By W.S. Hoar and D.J. Randall (Eds.)
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The maximum frequency attainable decreases with increasing size of the fish. Wavelength relative to body length is generally assumed to remain constant within a species, but there is some reason to suspect that longer fish may use slightly shorter specific wavelengths. The body tends to be heavier and more rounded anteriorly compared to anguilliform swimmers. The caudal peduncle is fairly deep; the caudal fin which it bears has a rather low aspect-ratio, with its posterior margin almost straight or only moderately indented (“scooped out”) in the center (Fig.
Hence three “ terms, subcarangiform,” “carangiform,” and “thunniform,” will be used, the latter as a more convenient substitute for “carangiform with large lunate tail” (Lighthill, 1969) or “carangiform mode with semilunate taiI” (Webb, 1975). Some characteristics of each of these propulsive modes are given in Table 11, and examples of taxonomic groups in which some (but not necessarily all) members use that mode. 2. ANGUILLIFORMMODE Anguilliform is a purely undulatory mode of swimming, in which most or all of the length of the body participates.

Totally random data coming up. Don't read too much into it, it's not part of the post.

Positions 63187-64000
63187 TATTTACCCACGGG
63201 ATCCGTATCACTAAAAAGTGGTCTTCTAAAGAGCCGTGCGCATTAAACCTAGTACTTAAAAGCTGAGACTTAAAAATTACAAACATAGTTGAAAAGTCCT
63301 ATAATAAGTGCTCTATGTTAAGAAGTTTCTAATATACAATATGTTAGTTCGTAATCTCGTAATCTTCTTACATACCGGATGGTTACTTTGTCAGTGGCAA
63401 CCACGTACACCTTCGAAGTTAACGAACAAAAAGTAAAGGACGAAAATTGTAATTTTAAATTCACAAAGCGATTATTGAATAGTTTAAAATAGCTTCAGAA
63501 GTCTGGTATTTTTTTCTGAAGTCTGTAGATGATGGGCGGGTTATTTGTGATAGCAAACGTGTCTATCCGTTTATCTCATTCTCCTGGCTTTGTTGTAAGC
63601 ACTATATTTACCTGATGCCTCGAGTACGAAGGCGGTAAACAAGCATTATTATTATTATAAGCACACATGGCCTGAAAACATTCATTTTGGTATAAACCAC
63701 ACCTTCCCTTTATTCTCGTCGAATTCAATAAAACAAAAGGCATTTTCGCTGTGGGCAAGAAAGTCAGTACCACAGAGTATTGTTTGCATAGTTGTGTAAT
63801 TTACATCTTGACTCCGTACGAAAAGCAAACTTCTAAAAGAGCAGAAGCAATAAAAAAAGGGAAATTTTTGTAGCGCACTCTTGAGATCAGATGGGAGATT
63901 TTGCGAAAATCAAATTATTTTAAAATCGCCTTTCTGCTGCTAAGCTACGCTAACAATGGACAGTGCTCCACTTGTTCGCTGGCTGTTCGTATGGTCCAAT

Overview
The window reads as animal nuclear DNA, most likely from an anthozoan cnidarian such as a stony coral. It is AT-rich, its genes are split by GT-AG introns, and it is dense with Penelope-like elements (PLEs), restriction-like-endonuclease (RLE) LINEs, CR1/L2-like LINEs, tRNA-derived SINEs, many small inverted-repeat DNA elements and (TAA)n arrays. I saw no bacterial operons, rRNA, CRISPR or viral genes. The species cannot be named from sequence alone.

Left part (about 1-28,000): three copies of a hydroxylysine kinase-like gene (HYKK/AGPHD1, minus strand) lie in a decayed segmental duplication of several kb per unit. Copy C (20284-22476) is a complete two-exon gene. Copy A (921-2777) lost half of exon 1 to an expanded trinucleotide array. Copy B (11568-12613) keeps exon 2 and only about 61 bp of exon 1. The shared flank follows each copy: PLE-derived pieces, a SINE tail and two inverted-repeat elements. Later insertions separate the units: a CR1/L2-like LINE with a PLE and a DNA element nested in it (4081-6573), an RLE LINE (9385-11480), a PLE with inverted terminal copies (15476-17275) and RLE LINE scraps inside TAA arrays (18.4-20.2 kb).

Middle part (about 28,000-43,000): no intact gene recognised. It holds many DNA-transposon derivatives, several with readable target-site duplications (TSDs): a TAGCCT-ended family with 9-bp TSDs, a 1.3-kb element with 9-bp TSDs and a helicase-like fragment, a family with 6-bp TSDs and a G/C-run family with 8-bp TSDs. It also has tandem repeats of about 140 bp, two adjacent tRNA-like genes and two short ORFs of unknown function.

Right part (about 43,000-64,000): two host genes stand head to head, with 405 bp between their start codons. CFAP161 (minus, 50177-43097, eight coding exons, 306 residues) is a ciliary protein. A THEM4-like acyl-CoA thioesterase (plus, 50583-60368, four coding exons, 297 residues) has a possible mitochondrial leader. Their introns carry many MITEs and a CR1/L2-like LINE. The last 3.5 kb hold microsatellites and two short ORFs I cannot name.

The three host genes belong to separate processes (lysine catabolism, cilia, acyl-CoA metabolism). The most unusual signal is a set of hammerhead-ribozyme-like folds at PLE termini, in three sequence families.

The body tends to be heavier and more rounded anteriorly compared to anguilliform swimmers. The caudal peduncle is fairly deep; the caudal fin which it bears has a rather low aspect-ratio, with its posterior margin almost straight or only moderately indented (“scooped out”) in the center (Fig. l C , D). The caudal fin in a subcarangiform swimmer tends to be flexible, and is provided with intrinsic muscles (Fig. 7D) which can slightly open or shut the “fan” of caudal fin rays so as to alter the fin area by as much as 10% at different phases of one beat (Bainbridge, 1963).